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Sydney - Day 3 - Barangaroo Reserve

Sunday 6 September 2015

As the weather had improved while we were looking at Elizabeth Bay House we decided to have lunch at a local restaurant in Pott's Point, after all it was Father's Day and the girls celebrated with a Champagne, as did the boys. After lunch we started with a walk around Woolloomooloo, then walked across the Domain on our way to Barangaroo - In all we walked about 10 km.

The Barangaroo Reserve is one of the largest urban renewal projects in the world, and transforms a 22 hectare container terminal into public open space. The new headland park was opened by Premier Mike Baird with Paul Keating by his side. Many people had contributed to the park, but it was Paul Keating who pushed, demanded, cajoled, badgered and insisted that instead of preserving the archaeological heritage of Sydney's docklands, we should look further back to the time of settlement. No-one would be surprised that Paul Keating is still taking the credit for the development.

Barangaroo was the second wife of Bennelong, from the Wangal clan, who was a go-between for the Aboriginal people and the early British colonists in New South Wales. Barangaroo was a member of the Cadigal clan. While Bennelong spent considerable time in the British settlement in Sydney, Barangaroo maintained her way of life with her people. Barangaroo died shortly after giving birth in 1791. After travelling to England in 1792, Bennelong returned to Sydney, living on the Parramatta River until his death in 1813.

Sunday was a spectacular public opening of the Reserve with a picnic, music, food, and art. We joined the masses to see what it was all about. After circumnavigating the Barangaroo Reserve we continued walking around the foreshore past Walsh Bay to Circular Quay.

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Part of Australia's Navy.

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Woolloomooloo pier development.

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Barangaroo development.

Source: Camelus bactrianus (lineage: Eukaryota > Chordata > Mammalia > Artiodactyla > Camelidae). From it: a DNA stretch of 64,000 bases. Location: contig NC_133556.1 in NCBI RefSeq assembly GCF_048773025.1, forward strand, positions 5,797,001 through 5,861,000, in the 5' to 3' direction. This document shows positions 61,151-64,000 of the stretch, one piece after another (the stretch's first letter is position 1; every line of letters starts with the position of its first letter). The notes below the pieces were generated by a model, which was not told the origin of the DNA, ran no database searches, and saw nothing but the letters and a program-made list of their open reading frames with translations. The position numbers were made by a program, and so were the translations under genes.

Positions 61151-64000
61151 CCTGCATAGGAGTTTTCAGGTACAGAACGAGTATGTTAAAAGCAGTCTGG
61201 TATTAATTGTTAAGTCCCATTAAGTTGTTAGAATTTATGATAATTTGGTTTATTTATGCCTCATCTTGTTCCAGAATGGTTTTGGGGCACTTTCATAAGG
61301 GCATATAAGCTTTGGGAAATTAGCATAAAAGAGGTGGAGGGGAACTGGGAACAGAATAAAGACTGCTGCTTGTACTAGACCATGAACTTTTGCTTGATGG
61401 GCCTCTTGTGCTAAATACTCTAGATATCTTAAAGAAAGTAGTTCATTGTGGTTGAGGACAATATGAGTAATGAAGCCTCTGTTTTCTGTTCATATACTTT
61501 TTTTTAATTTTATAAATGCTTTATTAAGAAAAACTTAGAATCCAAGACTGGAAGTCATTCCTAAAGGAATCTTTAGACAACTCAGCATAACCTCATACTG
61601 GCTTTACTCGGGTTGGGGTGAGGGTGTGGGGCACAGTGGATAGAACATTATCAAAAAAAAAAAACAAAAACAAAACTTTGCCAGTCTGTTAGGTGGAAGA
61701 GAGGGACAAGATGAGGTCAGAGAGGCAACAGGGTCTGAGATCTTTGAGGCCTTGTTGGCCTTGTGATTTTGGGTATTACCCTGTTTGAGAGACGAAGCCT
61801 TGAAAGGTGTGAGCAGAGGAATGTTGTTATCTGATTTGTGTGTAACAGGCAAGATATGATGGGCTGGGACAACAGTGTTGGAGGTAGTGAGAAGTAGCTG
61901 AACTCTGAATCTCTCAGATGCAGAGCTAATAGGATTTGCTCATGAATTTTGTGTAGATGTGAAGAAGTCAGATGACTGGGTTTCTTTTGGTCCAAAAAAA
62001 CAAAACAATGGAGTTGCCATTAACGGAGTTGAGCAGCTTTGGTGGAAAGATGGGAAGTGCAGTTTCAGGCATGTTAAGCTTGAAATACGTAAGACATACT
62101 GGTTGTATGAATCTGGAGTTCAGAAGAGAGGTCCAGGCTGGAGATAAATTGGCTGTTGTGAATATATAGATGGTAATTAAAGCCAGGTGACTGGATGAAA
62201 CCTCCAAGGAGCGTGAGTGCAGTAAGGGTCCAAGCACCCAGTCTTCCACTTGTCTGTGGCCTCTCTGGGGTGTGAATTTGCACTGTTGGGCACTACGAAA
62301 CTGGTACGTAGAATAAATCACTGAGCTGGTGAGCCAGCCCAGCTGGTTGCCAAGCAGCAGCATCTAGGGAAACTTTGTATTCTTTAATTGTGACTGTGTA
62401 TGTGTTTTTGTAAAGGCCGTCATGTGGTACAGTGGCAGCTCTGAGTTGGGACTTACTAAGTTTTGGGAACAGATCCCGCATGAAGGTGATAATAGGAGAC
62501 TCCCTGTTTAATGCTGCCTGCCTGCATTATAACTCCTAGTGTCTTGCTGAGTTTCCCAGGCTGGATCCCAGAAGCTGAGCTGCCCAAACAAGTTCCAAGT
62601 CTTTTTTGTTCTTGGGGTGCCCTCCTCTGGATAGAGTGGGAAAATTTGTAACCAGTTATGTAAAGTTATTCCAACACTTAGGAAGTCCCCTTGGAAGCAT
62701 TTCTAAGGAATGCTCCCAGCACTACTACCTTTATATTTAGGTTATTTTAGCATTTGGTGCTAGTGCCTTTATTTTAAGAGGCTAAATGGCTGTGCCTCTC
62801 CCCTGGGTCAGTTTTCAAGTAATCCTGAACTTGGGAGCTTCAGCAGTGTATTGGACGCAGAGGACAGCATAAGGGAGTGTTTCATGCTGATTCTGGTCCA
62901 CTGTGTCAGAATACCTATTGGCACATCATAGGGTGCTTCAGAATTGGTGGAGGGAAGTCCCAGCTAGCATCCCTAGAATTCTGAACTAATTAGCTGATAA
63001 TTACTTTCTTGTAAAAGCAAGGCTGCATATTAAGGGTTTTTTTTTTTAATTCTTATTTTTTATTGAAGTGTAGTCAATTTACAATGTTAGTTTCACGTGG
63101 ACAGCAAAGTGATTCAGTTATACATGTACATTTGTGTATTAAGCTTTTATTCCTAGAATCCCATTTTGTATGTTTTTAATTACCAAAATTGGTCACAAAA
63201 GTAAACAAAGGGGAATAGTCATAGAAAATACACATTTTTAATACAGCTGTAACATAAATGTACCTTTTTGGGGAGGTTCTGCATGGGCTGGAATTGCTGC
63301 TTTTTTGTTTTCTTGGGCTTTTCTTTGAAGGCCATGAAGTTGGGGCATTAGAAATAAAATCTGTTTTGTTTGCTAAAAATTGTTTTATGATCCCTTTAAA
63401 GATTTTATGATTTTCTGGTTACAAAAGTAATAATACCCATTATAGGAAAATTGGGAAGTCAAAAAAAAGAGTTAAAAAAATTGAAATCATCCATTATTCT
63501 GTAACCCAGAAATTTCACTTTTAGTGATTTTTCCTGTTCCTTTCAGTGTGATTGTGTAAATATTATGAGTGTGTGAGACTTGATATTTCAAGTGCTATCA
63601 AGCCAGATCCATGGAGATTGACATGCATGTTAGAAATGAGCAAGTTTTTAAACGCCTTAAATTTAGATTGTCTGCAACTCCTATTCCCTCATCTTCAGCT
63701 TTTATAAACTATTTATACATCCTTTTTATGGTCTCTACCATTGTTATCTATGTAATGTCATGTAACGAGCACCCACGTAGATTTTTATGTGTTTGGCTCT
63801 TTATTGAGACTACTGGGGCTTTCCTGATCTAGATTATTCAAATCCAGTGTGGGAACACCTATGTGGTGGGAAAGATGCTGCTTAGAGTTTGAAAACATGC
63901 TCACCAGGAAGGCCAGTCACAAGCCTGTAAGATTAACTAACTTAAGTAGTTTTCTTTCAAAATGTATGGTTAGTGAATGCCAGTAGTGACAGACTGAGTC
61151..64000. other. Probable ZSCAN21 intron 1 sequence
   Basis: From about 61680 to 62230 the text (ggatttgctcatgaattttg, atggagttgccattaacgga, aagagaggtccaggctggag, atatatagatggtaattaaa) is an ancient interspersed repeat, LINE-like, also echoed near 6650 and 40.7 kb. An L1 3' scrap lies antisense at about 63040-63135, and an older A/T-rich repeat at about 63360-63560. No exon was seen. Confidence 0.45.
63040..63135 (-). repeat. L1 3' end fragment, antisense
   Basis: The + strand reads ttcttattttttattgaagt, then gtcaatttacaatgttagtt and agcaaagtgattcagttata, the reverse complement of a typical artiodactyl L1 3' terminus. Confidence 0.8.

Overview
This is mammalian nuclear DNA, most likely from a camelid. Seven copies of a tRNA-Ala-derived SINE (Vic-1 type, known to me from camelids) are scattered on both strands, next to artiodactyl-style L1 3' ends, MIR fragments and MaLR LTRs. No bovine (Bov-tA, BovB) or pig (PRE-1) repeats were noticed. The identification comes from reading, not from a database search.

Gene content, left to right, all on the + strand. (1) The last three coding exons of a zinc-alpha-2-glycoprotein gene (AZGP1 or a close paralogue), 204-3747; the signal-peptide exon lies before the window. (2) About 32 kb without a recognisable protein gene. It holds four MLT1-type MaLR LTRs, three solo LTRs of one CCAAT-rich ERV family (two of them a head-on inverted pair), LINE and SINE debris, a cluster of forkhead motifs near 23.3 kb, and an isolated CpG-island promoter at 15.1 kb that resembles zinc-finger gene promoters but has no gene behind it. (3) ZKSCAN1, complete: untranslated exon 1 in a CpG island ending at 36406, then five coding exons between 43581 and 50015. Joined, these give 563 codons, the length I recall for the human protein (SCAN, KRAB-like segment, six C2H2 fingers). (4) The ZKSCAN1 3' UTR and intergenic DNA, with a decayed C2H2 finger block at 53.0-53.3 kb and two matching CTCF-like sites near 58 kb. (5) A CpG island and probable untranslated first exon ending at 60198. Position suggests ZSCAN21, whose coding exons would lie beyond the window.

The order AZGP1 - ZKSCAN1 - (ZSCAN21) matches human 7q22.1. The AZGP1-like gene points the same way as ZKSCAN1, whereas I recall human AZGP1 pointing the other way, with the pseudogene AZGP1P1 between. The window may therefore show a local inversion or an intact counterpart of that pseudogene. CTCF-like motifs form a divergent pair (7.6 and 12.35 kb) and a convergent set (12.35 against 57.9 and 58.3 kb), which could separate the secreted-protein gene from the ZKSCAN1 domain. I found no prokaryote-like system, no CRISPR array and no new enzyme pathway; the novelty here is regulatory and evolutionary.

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The old Port Tower has been retained.

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A cruise ship in town.

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Barangaroo foreshore.

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Opening day Picnic.

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Opening day picnic area.

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Recycled pallets.

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Packer's Casino development.

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Di with Jan and Andy.

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Braziers to keep every-one warm.

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Aboriginal flag on an old ketch.

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Di and Jan pondering the next move.

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Stairs to the Stargazers Lawn.

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A tug going to move the Cruise ship on its way.

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The Barangaroo development has made extensive use of cut stone blocks.

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The Borrodale on a ferry run.

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Sydney Harbour Bridge coming into view.

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Even Sydney has its circle of standing stones.

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Pilot boat heading to the cruise ship terminal to escort the Dawn Princess out of the harbour.

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Port Tower still dominates the Barangaroo Reserve.

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David, Jan, Di and Andy with the Sydney Harbour Bridge in the background.

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Sydney Harbour Bridge.

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NSW Port Authority Depot at Walsh Bay.

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Beware of Falling Rocks.

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The Opera House.

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The Coat-Hanger again.

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Government House from Circular Quay.

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Dawn Princess heading out of Sydney Harbour.

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Dawn Princess and the Opera House.

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Circular Quay Ferries.

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Andy and Di waiting for the photographers.

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Old Whare-houses near Circular Quay.

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Old buildings re-cycled as restaurants.

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Cadman's Cottage circa 1817.

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Captain William Bligh 1754 - 1817.

Posted by TwoAces 03:50

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